For starters, check out this excellent article by Willa Paskin, which asks if the show has always struggled as much as it has in the last few weeks. I revisited some season-one favorites before this season started, and I concur with Paskin’s assertion that the show’s bad side has always been present—but in season one, it was tempered by the show keeping things relatively simple. Somewhere along the line, the series gave in all the way to its own worst tendencies—and elevated a few things that weren’t problems (like Sue Sylvester) to a status where they couldn’t evolve organically, thus making them problems. There were a handful of episodes in that first season that tried to do too much and came up lacking, and somehow, those became the template for the show going forward. When the show is simply unable to distinguish which of its storylines is most important and when it can’t provide its actors with the space necessary for believable catharsis, we get things like the dud of a cliffhanger in this episode, which is all about whether Rachel and Finn will break up. Ugh.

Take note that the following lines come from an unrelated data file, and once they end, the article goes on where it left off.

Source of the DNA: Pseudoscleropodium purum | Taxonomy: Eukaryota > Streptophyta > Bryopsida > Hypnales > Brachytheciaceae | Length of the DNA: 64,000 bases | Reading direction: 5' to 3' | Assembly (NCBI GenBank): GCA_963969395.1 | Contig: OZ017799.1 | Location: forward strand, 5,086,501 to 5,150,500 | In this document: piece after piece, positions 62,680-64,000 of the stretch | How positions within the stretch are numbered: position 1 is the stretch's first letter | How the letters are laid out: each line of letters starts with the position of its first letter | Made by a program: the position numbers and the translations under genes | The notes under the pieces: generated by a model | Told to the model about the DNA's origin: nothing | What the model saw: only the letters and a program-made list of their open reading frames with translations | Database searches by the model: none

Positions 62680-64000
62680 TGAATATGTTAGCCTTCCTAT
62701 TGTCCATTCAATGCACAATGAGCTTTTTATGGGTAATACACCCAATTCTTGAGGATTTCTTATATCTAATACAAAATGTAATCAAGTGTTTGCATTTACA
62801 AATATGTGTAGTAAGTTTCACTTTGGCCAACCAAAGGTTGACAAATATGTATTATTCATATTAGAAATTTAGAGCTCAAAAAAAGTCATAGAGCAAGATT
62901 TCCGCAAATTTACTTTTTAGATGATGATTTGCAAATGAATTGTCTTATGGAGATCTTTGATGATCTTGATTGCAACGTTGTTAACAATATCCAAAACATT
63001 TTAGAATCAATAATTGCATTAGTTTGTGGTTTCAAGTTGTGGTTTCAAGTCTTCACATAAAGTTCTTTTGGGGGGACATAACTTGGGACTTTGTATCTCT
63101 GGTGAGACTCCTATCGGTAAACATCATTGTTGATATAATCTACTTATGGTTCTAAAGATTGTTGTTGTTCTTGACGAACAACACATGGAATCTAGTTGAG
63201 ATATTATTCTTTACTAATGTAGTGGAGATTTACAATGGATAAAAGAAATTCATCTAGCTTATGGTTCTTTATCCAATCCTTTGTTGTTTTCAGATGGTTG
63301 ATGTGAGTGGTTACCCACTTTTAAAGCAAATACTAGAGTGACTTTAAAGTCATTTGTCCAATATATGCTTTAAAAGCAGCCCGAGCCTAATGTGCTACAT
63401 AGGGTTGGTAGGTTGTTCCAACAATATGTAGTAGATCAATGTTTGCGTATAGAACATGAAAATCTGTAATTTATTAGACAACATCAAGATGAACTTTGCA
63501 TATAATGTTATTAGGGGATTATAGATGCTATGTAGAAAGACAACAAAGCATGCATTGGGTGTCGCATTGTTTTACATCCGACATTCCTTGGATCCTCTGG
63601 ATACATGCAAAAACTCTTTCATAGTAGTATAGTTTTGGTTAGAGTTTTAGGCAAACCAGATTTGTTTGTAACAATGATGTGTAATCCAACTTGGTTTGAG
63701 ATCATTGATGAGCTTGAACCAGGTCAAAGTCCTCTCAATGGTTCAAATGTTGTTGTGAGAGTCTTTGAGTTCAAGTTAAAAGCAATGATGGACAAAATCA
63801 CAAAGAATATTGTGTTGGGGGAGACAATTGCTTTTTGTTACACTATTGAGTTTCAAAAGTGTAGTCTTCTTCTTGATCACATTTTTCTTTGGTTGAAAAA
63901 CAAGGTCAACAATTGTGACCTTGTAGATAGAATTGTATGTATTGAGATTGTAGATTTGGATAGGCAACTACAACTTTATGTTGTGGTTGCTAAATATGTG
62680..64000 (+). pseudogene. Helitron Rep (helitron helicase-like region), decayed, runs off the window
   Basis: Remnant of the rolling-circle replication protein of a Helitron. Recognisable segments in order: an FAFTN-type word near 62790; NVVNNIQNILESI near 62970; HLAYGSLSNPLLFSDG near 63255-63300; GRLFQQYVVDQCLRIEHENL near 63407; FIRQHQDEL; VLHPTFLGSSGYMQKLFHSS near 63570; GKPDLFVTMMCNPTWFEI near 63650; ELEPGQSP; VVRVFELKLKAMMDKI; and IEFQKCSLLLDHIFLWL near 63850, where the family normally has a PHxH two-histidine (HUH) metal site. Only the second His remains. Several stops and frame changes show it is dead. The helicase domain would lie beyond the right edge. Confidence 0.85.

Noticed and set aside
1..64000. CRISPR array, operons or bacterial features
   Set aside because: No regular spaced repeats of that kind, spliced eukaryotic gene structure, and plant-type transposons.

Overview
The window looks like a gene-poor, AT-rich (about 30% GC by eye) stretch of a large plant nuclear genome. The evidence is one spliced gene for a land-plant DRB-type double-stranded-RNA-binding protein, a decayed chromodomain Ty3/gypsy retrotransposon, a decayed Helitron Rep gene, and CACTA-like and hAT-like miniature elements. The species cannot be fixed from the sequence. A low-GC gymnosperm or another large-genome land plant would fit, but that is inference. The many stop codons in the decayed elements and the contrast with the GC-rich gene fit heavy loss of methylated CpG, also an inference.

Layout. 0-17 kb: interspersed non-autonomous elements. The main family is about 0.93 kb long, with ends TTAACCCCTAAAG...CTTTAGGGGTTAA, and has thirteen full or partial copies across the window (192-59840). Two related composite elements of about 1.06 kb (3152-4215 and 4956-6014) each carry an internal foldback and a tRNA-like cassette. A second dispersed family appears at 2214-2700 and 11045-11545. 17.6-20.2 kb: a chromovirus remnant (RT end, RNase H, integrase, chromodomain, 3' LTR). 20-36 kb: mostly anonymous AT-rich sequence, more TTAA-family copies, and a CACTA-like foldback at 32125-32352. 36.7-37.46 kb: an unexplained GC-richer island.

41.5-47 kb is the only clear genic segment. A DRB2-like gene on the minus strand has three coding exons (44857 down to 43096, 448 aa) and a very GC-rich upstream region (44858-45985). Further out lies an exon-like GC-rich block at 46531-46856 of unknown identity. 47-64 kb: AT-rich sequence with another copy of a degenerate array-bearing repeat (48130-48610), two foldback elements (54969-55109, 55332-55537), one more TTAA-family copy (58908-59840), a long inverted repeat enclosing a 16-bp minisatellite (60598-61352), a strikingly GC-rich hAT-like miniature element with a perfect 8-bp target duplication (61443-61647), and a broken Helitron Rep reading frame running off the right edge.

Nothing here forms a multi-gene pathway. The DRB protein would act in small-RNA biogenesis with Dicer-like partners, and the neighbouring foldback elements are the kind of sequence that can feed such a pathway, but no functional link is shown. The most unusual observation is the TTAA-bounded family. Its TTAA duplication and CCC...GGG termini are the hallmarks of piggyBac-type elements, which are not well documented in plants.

There’s still room for the unexpected in Glee. That’s always what the show has done best with, and that’s always where its strength has been. Bomer’s performance—and the surprisingly soulful material in the Quinn storyline—were new and fresh enough to carve out a little space in the imagination. And in both cases, the actors’ commitment to the material kept things that could have been rough and choppy on an even keel. There are story cheats here and there and emotional beats that are rushed along. But the show gave them (and the actors) just enough room to make the stories land. The problem is that it continues to try to do too much, to ladle on item after item, when, say, a quick beat between Finn and Rachel might have been enough. The show has always burned through story quickly. That was exhilarating at one time, but as with The O.C. and Heroes before it, it’s created a situation where it’s run out of things to say. Here’s hoping the just-announced fourth season provides a much-needed overhaul.